Every time I read gaming forums I’m constantly shocked at the number of people who are willing to play through a game to the very end, make sure they collect all the trophies…and have no idea what the story was. Especially when playing art games. What’s the point of playing an art game if you don’t care about story?
Well I don’t play too many games but when I do, they’re usually indie or art games. I’ll just leave these little plot summaries for them whenever I get a chance, for posterity. What really needs to be said about Journey that hasn’t been already? It really is as good as everyone says it is, and you should also check out That Game Company’s earlier hotnesses like Flower and Flow.
The Story of Journey
(as transcribed from the “picture panels”)
In the beginning there was nothing. Then the great volcano of light spewed souls into the sky which they rained down onto the earth, creating the birds and the trees and the people.
The people discovered yet another form of life: raw souls themselves, made manifest in the form of cloth.
These cloth-forms had odd properties: Single souls are tiny fluttering sheets, but they can combine into larger and larger sheets. The largest sheets can consolidate into marine-like creatures
The people learned they could harness these cloth-souls as a form of energy by entrapping them, using them as a form of wind power. The people channeled the wind power across vast, far-reaching aqueducts, enabling them to build large cities that touched the skies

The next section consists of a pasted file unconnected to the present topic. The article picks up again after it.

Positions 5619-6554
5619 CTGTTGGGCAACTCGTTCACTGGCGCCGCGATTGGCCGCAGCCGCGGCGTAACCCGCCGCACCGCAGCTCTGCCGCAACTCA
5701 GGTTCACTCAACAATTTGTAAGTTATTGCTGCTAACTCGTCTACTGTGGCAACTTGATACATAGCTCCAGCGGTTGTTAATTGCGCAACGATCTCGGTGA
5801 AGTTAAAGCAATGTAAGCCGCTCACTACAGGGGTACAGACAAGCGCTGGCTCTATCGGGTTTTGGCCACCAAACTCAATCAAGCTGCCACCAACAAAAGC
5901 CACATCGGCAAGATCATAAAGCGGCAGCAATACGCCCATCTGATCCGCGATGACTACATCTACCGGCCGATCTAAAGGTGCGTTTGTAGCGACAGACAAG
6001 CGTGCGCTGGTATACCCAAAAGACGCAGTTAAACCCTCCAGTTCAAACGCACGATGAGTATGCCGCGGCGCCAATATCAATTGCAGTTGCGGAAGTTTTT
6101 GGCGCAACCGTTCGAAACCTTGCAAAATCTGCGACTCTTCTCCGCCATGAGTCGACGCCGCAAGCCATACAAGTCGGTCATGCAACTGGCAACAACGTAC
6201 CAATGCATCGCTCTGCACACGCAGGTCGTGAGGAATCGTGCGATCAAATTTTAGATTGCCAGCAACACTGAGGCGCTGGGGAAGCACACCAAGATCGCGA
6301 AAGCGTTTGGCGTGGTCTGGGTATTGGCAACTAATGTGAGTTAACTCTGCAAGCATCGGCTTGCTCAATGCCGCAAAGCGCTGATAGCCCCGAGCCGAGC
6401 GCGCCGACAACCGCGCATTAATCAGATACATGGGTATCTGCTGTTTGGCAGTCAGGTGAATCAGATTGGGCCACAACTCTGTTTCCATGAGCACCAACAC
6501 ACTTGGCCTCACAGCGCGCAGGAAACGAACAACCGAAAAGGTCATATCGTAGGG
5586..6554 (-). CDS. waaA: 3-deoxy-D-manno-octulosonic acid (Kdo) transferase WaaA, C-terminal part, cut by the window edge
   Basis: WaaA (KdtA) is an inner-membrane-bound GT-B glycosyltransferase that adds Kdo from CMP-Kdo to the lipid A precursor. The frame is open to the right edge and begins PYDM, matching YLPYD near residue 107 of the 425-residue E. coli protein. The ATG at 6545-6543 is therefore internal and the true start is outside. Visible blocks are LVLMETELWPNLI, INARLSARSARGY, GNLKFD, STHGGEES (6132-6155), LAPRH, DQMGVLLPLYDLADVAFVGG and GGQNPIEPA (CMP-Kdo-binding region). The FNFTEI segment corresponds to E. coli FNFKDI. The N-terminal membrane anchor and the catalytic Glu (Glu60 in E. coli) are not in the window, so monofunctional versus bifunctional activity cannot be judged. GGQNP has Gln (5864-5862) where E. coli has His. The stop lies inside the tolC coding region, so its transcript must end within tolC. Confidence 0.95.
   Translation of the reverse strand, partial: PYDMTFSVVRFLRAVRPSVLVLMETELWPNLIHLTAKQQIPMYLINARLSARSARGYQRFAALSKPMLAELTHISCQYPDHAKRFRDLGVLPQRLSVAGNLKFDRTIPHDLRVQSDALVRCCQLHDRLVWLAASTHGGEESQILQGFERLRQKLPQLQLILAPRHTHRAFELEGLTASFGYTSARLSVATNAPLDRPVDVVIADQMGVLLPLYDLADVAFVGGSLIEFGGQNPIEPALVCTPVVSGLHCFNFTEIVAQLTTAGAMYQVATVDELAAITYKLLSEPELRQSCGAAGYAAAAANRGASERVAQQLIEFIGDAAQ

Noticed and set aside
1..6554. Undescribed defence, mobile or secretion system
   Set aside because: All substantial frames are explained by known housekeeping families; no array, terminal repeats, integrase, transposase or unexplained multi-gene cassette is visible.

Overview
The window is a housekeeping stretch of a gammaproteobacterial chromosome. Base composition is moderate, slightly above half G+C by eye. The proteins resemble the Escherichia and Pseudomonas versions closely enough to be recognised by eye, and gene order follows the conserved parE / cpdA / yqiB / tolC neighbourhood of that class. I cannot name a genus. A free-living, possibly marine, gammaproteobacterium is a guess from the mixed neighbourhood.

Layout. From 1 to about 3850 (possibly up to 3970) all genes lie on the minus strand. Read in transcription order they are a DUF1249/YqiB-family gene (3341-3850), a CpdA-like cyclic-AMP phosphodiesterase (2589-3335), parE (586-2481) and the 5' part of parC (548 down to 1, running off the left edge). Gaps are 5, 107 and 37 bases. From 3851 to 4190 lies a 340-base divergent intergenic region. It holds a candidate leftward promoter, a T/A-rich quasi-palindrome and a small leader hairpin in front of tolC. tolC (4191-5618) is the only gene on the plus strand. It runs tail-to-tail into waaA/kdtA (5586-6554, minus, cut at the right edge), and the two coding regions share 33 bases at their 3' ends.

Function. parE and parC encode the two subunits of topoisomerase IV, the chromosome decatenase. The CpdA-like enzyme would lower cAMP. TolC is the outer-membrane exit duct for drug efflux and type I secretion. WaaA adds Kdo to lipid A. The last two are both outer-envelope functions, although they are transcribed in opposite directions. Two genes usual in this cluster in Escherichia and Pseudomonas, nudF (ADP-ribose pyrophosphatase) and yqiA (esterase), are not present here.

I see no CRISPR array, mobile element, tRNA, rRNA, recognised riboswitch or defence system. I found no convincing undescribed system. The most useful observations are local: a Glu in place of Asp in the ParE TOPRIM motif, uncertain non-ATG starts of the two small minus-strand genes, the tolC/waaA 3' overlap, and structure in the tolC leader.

As an ever-expanding civilization with a seemingly limitless source of energy, trees were razed and land swallowed up, built over with ever-taller skyscrapers.
Alas: it turned out the souls were not in limitless supply. Thus, as resources waned the cities began to flicker out of power. The people fought over the remaining wind creatures and waged terrible war upon each other: they re-tooled their technologies and diverted their remaining wind creatures to inhabit and power monstrous flying war machines, razing cities to the ground and killing thousands.
In the end, everyone died. The environment, ruined and devoid of all life, desertified. Sand blew and buried the scorched cities. As it became clear neither side could win the war, two groups of the remaining people hatched their last-hope plans: one group sacrificed their very souls to build a temple, the other attempted to return their souls to the volcano from whence they all came.